The referendum was all about ‘taking back control’ from Brussels. The idea resonated among voters not only because of migration policy, but due to a lack of control over economic and democratic matters, argues Sarah Longlands. With the first anniversary of the referendum, we need to rethink how we approach ‘control’.
The central argument of the ‘Vote leave’ campaign during the EU Referendum campaign was based on the idea that a vote to leave was about ‘taking back control from Brussels’. They argued that “we have repeatedly given away control in the hope of ‘influence’. The loss of control was real. The hoped for influence was a mirage”. In the bewilderment and confusion that has followed the EU referendum result, questions have begun to circulate about why the idea of having more control resonated so strongly with people across the UK, particularly in the North of England, where the majority of voters voted to leave the EU – 52% in the North West, 54% in the North East, and in Yorkshire and the Humber it was 58%. In some areas, like Hartlepool and Burnley, the vote to leave was nearly 70%.
Whilst the idea of greater control over our borders, immigration policy, and legal system was clearly attractive to some, it is becoming increasingly clear that the vote to ‘take back control’ tapped into wider societal concerns. Indeed, the universal appeal of ‘taking back control’ was underlined by how it was easily transferable to Donald Trump’s campaign when he argued that “people want to take back control of their countries and they want to take back control of their lives and the lives of their family.”
So why is the idea of giving people back control so appealing at the current time? Part of the answer is that the referendum result was an expression of many people’s frustration with the political and economic system which they feel actively excludes their interests. Many don’t feel in control of their own lives, whether that’s about their job, income or security of housing tenure. So it’s not surprising that they feel even less in control when it comes to national politics. Indeed, systems of democratic and economic power can actively reduce people’s ‘sense of agency’, i.e. the freedom which they feel they have to shape and influence their own lives, to be their ‘own master’ as Isiah Berlin describes.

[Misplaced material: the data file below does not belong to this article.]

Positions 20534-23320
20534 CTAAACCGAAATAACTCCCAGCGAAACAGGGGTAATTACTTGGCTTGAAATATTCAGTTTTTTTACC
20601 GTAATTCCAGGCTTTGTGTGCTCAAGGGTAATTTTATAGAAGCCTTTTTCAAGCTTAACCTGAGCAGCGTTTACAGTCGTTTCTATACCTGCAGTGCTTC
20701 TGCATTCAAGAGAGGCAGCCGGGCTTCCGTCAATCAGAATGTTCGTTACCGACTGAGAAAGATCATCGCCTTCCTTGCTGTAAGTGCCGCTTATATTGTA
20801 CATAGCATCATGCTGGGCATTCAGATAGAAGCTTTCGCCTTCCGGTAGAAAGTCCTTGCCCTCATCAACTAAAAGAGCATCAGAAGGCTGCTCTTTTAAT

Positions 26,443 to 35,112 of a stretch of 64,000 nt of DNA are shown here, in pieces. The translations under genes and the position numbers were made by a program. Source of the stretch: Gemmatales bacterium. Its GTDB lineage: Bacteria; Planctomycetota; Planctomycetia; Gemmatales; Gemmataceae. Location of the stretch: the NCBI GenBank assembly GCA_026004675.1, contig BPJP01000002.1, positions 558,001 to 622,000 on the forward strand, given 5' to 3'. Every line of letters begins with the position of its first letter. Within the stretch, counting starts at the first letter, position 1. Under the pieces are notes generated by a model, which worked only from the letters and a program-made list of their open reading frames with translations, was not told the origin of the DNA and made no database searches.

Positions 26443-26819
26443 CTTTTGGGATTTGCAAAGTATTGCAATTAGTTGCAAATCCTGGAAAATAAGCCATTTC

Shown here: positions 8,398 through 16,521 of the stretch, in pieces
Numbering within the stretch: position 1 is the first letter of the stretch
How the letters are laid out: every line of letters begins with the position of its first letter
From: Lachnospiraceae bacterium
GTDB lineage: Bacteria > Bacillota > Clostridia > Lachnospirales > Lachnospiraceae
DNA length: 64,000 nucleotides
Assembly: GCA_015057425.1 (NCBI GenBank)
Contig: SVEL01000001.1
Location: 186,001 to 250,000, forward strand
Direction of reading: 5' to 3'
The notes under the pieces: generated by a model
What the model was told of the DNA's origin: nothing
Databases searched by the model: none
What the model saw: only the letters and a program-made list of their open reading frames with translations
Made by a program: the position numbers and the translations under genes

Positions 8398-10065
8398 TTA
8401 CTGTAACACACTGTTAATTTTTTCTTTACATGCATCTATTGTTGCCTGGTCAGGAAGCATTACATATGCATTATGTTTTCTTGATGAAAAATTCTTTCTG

Helping people feel ‘more in control’ is therefore not simply a question of the absence of barriers to political participation but about the presence of human agency. The freedom to feel as if you can do something to change, to control and influence the shape of your life. It is also about what we, as human beings in Bolton, Darlington or Scarborough are actually able to do and to be during the course of our lives and the degree to which we can alter the course of our own fate, what we might describe as ‘the alternative lives open to us’.
IPPR North is in the process of developing a ‘Take back Control Taskforce’ to examine the reasons behind the Brexit vote in the North of England by trying to understand the resonance of the ‘take back control’ slogan among voters. The point of the project is to develop a new system of democratic accountability for citizens in the North, particularly where the newly elected mayors are taking charge of combined authorities.
But, crucially, we want to use this project to help start a new conversation about what the ‘presence’ of human agency looks like in the context of the political and economic system in the North. In some ways, taking back control isn’t about redesigning the democratic system – although this might help – but about redesigning the way we think about control as something which is emerges from the freedom and confidence of human beings in society, a sense of taking control which bubbles up from below rather than flooding down from above to sweep everything away in its path.